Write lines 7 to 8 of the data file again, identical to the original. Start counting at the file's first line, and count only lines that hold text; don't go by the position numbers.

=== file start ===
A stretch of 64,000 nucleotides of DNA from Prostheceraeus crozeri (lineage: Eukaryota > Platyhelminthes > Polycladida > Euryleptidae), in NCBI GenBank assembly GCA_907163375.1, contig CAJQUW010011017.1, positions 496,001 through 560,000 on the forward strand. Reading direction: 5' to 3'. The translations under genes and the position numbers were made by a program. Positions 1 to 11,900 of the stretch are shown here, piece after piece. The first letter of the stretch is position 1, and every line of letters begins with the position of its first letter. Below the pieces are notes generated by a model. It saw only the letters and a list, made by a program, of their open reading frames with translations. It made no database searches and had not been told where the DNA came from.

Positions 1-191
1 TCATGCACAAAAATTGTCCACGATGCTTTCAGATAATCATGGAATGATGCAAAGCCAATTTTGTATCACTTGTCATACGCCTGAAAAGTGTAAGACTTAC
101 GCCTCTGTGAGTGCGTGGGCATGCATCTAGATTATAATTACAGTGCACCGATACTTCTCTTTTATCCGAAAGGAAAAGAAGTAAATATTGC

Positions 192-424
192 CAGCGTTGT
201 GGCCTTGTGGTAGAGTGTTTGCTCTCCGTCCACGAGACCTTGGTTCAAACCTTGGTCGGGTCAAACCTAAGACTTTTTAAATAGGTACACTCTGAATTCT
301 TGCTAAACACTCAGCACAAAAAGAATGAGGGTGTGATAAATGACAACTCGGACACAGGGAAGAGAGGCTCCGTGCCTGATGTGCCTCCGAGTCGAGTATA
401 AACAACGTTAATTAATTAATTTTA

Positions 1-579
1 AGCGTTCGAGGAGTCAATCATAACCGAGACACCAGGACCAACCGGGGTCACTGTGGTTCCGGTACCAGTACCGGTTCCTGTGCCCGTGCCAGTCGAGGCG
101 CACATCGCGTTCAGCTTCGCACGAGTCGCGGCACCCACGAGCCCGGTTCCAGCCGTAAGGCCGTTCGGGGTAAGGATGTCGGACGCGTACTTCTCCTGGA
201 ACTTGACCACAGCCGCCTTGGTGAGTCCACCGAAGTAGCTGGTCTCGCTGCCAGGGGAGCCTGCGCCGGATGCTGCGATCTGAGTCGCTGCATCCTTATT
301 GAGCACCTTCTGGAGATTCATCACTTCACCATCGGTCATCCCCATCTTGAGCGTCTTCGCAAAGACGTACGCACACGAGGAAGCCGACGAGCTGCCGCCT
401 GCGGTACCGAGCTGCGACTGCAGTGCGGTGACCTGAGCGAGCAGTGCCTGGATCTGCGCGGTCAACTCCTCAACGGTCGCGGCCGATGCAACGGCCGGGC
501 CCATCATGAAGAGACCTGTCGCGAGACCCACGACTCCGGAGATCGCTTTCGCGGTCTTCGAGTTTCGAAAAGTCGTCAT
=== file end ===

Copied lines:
201 GGCCTTGTGGTAGAGTGTTTGCTCTCCGTCCACGAGACCTTGGTTCAAACCTTGGTCGGGTCAAACCTAAGACTTTTTAAATAGGTACACTCTGAATTCT
301 TGCTAAACACTCAGCACAAAAAGAATGAGGGTGTGATAAATGACAACTCGGACACAGGGAAGAGAGGCTCCGTGCCTGATGTGCCTCCGAGTCGAGTATA